Good nutrition is an important part of a healthy lifestyle, whether you’re in the prime of life or affected by dementia in old age. Caregivers often face a serious challenge in helping their charge enjoy a decent quality of life: the client’s reluctance to eat well, even when their favorite dish is presented to them on a plate! What’s going on, here?
Dementia Challenges. Unexpected Challenges at Mealtime
As a result of dementia, or just the wear and tear of old age – or a combination of both, caregivers often come up against resistance.
- Sudden Taste Changes. Grilled chicken on a bed of greens and tomatoes was their favorite – until it wasn’t. Now they won’t even deign to look at it – even if they specifically requested it, not an hour ago! There’s not much you can do if they refuse to eat it but pack it up and provide them with their new ‘old-time’ favorite.
- Trouble Recognizing Food as Food. Someone with advanced dementia may just not make the connection that there’s food in front of them unless it’s presented right. Use colored plates that contrast with the food. Also, consider simplifying the meal to 2 dishes at a time, to avoid confusion.
- Irritation from Eating. Dentures fitting poorly, tooth pain or a sore jaw can make the simple act of eating an uncomfortable ordeal. There’s no getting around pre-emptive action. Make sure their dental health is clear and if necessary, get them out to the dentist.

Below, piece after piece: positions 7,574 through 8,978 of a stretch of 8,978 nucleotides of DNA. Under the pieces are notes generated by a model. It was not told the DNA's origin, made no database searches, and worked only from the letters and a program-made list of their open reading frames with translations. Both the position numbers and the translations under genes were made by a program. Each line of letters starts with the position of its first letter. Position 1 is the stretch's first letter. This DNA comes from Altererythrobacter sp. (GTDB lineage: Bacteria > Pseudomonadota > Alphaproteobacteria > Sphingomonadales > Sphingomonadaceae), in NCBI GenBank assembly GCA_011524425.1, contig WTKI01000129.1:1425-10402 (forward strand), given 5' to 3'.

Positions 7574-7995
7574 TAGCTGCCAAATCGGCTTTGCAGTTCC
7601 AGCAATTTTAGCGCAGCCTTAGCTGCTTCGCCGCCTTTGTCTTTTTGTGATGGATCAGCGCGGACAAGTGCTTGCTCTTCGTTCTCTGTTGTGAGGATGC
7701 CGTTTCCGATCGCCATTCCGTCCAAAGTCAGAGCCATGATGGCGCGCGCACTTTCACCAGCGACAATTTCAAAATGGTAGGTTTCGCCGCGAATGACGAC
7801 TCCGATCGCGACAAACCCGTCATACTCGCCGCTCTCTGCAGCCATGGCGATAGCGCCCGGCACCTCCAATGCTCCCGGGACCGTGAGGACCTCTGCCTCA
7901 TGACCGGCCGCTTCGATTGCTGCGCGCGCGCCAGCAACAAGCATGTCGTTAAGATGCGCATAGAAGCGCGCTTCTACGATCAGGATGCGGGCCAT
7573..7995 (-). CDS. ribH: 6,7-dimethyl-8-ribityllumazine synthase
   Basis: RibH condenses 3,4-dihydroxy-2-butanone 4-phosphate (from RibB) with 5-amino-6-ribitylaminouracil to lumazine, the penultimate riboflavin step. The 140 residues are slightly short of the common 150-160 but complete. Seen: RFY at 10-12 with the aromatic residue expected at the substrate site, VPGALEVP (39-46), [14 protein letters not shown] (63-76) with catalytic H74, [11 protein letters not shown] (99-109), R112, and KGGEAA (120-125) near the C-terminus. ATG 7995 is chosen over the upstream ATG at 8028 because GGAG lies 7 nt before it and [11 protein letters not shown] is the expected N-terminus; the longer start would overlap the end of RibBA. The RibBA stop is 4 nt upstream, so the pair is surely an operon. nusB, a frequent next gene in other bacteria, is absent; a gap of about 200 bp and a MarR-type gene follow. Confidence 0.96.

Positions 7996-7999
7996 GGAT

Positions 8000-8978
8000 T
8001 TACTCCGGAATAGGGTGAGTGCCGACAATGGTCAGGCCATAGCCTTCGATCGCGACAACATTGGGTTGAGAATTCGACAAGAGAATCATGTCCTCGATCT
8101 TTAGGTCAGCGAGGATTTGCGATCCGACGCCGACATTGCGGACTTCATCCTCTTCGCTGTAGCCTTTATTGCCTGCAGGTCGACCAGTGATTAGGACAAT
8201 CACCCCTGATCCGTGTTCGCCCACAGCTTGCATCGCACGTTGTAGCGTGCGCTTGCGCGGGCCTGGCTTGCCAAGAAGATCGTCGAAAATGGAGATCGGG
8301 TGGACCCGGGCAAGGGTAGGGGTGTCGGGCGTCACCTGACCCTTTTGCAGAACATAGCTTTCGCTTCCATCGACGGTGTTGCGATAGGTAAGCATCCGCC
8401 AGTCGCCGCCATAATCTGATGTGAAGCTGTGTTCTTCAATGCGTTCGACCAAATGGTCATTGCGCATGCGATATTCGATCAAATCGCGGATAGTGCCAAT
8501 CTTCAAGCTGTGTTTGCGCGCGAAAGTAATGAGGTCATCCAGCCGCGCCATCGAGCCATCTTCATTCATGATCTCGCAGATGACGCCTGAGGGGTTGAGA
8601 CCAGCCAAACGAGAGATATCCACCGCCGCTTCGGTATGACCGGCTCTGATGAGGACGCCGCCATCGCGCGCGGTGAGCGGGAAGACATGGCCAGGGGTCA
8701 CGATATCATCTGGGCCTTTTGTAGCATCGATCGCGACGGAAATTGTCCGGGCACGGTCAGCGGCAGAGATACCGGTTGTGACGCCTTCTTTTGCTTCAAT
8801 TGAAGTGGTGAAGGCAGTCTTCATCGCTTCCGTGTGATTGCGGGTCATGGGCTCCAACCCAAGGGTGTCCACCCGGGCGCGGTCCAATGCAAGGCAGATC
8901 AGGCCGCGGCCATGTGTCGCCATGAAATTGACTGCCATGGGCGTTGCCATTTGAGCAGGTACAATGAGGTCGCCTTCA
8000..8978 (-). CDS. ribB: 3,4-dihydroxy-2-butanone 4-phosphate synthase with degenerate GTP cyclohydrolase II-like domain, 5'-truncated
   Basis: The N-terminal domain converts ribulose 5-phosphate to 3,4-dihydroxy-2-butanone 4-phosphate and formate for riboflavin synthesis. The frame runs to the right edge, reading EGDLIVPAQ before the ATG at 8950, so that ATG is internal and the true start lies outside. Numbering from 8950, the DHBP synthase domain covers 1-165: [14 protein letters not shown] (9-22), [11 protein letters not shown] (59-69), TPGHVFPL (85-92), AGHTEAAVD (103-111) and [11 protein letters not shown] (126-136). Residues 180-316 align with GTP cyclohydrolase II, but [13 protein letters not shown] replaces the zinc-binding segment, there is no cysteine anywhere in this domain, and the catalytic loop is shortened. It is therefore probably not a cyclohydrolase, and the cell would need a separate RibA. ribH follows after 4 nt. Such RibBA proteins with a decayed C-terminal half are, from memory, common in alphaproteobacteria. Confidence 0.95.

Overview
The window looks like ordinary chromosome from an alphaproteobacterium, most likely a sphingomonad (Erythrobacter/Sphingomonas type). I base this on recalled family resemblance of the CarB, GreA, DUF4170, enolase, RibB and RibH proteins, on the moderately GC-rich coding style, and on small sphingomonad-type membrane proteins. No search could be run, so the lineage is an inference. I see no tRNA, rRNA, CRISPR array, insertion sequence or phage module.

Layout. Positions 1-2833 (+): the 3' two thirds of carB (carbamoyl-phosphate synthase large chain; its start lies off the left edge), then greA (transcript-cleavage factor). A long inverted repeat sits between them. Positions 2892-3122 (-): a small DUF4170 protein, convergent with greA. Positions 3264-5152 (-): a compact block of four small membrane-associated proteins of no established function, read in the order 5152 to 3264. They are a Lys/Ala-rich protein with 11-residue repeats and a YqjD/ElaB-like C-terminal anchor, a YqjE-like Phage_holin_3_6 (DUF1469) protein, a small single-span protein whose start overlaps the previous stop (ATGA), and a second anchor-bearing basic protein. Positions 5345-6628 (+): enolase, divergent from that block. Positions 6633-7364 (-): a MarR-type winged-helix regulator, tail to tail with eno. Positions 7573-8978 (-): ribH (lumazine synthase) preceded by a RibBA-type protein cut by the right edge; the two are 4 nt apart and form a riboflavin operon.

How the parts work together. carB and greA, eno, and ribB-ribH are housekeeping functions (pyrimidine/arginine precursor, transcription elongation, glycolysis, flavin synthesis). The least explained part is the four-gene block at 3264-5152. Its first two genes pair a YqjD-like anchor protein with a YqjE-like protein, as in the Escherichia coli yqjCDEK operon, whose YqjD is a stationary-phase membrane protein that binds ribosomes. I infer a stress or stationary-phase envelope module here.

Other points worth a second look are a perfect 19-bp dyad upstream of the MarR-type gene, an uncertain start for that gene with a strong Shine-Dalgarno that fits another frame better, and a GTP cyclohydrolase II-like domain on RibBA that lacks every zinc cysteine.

- Unending Complaints. Caregivers can often get discouraged by patients who complain that their food just doesn’t taste right – even if they’re serving up delicious fare that others give 5-star ratings. It could be that the patient isn’t just being mean: the truth is that sense of taste and smell can decline, particularly in cases of dementia. That food you’re serving doesn’t taste as good as it once did – and sadly, all you can do is experiment by adding a little extra spice or sauce. Suddenly, they’re loving your over-seasoned chicken that your own family would reject. You’re not cooking for the Iron Chef – just do what works..
More Tips to Help Caregivers Feed their Patients Right
Mostly, this is about being flexible and adaptable. Your patient may have cultural preferences; rice, instead of bread. Spicy soup for breakfast. Meatloaf, prepared according to an old family recipe. Caregivers are welcome to try introducing new foods, but first plan out according to their preferences. Meal planning is critical for ensuring you provide a balanced diet and don’t wear yourself out trying to improvise whatever dish is requested that day.
Family members may have helpful suggestions about what the client might enjoy, or recommend certain nutrition supplements. Again, be accommodating – but not at the risk of your patient’s health or comfort. If they really do hate the taste of prunes for dessert, there are always plenty of alternatives.
Finally, be there for them when they’re eating! Mealtimes are social times – and this is where fond memories can be sharpened by the tastes and smells of the kitchen.
Eating well is a major part of our quality of life. Succeed on this front and you’ll be one appreciated caregiver!